In a letter recently released by Representative Mike Pompeo (R-KS), the State Department emphasized that the Iran deal – the Joint Comprehensive Plan of Action (JCPOA) – is not binding under international law.
Latest in Iran Review Act
David Rivkin and Lee Casey maintain in the WSJ that the Iranian Nuclear Deal is, among other things, "unconstitutional, violates international law and features commitments that President Obama could not lawfully make.” Their arguments are quite weak.
As Congress begins its consideration of the Iran deal, two distinct debates have been hopelessly conflated. The first is the debate over how Congress should vote on the so-called “resolution of disapproval” that will be introduced sometime in early September. A second is less concrete but no less critical: Not whether a better alternative now lies before us, but whether we could and should have done better. It is in reply to this question that the White House’s repeated warnings of war (and other bad consequences) are a misdirection. Worse, they are an evasion of democratic accountability.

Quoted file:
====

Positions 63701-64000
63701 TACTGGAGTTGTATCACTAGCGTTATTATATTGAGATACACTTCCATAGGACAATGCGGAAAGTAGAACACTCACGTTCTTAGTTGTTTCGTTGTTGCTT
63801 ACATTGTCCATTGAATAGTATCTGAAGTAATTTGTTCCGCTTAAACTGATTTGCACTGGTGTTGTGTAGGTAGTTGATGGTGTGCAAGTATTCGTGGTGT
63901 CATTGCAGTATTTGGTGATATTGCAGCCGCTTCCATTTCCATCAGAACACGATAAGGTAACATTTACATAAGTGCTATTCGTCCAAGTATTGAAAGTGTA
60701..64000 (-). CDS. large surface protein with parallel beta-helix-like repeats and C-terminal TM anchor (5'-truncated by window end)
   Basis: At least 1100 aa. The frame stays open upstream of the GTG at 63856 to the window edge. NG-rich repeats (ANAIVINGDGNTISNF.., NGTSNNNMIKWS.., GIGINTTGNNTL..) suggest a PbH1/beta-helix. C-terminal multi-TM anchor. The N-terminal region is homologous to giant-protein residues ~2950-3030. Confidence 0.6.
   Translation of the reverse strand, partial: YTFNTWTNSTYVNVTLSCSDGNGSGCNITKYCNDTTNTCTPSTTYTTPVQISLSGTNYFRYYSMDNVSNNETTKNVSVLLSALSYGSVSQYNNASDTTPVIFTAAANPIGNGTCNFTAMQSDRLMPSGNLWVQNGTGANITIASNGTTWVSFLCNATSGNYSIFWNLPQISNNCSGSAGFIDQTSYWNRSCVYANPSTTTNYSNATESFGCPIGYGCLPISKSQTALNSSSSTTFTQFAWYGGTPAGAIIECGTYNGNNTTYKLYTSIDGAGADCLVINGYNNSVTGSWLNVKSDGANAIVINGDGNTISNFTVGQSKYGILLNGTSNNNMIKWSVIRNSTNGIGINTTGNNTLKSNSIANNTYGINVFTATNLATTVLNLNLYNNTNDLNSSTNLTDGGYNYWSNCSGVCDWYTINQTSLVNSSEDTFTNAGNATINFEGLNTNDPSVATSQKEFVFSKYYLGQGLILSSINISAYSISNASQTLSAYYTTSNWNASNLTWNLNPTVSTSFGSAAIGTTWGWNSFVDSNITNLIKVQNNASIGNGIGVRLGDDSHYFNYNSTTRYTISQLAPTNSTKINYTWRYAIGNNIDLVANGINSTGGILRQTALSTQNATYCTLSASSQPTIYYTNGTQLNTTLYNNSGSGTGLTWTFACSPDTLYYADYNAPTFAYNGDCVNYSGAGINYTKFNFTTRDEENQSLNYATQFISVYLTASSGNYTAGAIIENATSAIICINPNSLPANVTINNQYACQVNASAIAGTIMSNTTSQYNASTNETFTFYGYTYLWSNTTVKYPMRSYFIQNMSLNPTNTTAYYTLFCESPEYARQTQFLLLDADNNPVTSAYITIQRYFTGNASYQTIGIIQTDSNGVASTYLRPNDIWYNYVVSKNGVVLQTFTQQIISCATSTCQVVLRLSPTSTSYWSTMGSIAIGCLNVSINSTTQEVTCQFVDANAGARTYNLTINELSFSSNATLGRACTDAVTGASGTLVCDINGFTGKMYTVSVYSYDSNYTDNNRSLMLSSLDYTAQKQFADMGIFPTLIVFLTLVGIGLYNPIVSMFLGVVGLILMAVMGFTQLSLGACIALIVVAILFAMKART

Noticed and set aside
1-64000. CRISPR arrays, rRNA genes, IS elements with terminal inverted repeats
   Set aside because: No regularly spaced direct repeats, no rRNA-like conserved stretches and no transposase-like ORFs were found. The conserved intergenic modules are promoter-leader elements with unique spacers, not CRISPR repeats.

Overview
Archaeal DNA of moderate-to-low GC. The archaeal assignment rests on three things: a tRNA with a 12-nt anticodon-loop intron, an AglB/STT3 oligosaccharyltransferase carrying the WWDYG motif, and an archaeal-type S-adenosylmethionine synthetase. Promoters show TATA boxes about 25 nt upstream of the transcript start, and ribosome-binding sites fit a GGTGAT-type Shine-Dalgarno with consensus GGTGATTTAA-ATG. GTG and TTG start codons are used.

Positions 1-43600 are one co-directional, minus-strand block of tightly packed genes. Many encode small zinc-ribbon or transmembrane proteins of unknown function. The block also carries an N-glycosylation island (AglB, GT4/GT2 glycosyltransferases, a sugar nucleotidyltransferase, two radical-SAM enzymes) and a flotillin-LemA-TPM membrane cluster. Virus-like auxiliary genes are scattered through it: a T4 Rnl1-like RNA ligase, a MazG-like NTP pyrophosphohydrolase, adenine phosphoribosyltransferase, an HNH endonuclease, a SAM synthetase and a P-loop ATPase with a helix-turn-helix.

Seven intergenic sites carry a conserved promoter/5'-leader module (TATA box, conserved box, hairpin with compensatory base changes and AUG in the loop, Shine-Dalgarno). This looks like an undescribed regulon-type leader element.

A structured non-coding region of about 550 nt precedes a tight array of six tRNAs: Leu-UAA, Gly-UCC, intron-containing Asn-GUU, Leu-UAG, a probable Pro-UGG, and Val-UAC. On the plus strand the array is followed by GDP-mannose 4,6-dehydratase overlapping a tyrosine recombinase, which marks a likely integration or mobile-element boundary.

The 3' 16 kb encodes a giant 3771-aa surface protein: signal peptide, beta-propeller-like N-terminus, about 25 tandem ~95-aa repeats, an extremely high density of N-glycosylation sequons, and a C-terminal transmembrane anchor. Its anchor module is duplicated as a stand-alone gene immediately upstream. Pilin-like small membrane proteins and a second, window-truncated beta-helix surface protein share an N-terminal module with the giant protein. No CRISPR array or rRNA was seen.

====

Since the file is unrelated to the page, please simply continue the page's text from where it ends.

Colum Lynch and John Hudson have an article in Foreign Policy provocatively entitled “Obama Turns to U.N. to Outmaneuver Congress” in which they suggest that the new U.N.